Wednesday, November 2, 2016

Stay Woke, Write

What if you slept
And what if 
In your sleep 
You dreamed 
And what if 
In your dream 
You went to heaven 
And there plucked a strange and beautiful flower 
And what if 
When you awoke 
You had that flower in you hand 
Ah, what then?     (Samuel Taylor Coleridge)

Stay woke. I heard it, saw it in print, but didn't have a clue to what it meant. Yes, sometimes I'm lazy; I think I'll get the meaning by osmosis if I just be still long enough. When curiosity outweighs . . . not complacency, the proper word escapes me due to a sudden bout of CRS . . . The only cure is continued action. Just do it. Keep writing 'cause the word will come. So now I believe that I know what "stay woke" means. In order to stay woke, one has to awaken, or wake up first. Right? 

The best, easiest, most leisurely way to wake up is to learn about what's gone on, and is going on in the world around you. "Pay attention, dang it" works too, but it's been said too many times, in so many trite ways that it hardly registers now. The natural first step is to learn about what affects you and yours, then expand to include others. Sometimes you learn well beyond your cultural scope without knowing who it might affect. No matter. Learn. It'll help you wake up and stay awake. Curiosity takes the task of deciding what's a priority from the mantle on your shoulders. Or maybe life is the school master. We learn what we need to get through this lifetime a little better while helping those who need awakening too. Or not. 

Two books convinced me . . . No. I feel pressured to write two letters to two authors of two separate genres about their eye-opening books and their effects on me. I must write two thank-you notes. I recently re-read The Color Purple in less than twenty-four hours. Such life-altering prose is a great antidote to what ails a lot of us. A second book, Hillbilly Elegy keeps me from nodding off into racial complacency . . . See? There's that word again. But am I truly complacent? I still haven't come up with that other word that means what I'm trying to say, but if I stop to diligently search for it I'll lose my train of thought. So. Hillbilly Elegy woke the other  half (for now) of my human consciousness, the white people side. Or quarter? Okay, it's half since it's part of the previously unsolved equation. J. D. Vance has done what no one else (author on race) has managed to do before. He explained a culture that mystified me in the face of . . . Hold on. I'm on page 214. I'll be back after I've read the last page.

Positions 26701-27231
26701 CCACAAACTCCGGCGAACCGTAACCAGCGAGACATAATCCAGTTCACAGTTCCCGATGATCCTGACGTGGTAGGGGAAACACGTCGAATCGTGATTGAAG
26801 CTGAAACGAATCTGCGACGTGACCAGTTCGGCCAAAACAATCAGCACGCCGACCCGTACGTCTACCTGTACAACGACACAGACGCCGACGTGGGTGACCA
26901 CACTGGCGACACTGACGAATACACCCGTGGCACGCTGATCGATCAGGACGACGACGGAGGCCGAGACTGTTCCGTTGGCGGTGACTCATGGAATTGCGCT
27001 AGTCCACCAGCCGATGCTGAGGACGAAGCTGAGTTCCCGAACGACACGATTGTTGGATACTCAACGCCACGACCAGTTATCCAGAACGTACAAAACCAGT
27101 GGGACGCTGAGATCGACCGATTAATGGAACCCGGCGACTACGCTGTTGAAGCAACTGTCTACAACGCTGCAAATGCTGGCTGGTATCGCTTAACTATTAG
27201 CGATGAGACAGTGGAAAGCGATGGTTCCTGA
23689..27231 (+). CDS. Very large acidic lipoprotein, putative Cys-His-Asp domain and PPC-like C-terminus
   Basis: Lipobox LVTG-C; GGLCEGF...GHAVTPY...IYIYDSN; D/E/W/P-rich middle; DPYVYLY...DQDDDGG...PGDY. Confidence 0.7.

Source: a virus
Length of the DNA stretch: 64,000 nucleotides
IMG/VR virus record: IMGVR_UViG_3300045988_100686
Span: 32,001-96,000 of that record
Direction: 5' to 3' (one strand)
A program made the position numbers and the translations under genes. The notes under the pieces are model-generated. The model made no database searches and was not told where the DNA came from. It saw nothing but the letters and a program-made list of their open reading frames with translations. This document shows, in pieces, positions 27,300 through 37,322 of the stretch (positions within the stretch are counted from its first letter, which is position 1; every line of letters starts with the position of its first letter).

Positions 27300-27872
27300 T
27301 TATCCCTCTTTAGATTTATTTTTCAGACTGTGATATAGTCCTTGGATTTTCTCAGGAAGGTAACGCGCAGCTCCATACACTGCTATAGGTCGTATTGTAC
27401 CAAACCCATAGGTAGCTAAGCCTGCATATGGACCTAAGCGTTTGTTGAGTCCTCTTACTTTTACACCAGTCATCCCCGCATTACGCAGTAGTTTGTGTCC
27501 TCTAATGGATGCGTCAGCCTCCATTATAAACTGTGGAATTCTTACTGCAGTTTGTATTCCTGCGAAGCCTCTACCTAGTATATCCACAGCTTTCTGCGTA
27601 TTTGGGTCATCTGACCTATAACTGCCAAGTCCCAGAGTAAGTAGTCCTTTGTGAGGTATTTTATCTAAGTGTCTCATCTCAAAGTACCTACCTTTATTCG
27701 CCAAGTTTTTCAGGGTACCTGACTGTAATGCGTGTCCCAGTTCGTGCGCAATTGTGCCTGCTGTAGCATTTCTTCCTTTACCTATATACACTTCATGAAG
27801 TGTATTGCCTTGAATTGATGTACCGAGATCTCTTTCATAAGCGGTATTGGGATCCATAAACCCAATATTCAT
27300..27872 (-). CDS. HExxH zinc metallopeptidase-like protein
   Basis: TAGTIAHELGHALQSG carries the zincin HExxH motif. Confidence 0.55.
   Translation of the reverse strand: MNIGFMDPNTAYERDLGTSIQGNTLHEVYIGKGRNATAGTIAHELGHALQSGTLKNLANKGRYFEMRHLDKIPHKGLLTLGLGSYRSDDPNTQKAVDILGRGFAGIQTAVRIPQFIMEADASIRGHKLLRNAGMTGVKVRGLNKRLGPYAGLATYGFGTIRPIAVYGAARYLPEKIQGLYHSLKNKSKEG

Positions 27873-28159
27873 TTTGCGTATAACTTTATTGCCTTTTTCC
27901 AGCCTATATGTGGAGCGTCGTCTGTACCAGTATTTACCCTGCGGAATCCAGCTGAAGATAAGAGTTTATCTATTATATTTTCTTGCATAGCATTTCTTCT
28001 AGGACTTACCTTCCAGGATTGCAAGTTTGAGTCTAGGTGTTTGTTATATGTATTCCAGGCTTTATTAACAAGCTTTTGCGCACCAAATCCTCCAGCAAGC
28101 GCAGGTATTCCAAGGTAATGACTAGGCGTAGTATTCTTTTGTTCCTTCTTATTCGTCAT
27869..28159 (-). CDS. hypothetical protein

Until then, this says it better than I could ever hope to:

Human Family

By Maya Angelou

I note the obvious differences
in the human family.
Some of us are serious,
some thrive on comedy.

Some declare their lives are lived
as true profundity,
and others claim they really live
the real reality.

The variety of our skin tones
can confuse, bemuse, delight,
brown and pink and beige and purple,
tan and blue and white.

I've sailed upon the seven seas
and stopped in every land,
I've seen the wonders of the world
not yet one common man.

I know ten thousand women
called Jane and Mary Jane,
but I've not seen any two
who really were the same.

Mirror twins are different
although their features jibe,
and lovers think quite different thoughts
while lying side by side.

We love and lose in China,
we weep on England's moors,
and laugh and moan in Guinea,
and thrive on Spanish shores.

We seek success in Finland,
are born and die in Maine.
In minor ways we differ,
in major we're the same.

I note the obvious differences
between each sort and type,
but we are more alike, my friends,
than we are unalike.

We are more alike, my friends,
than we are unalike.

We are more alike, my friends,
than we are unalike.

. . . to be continued

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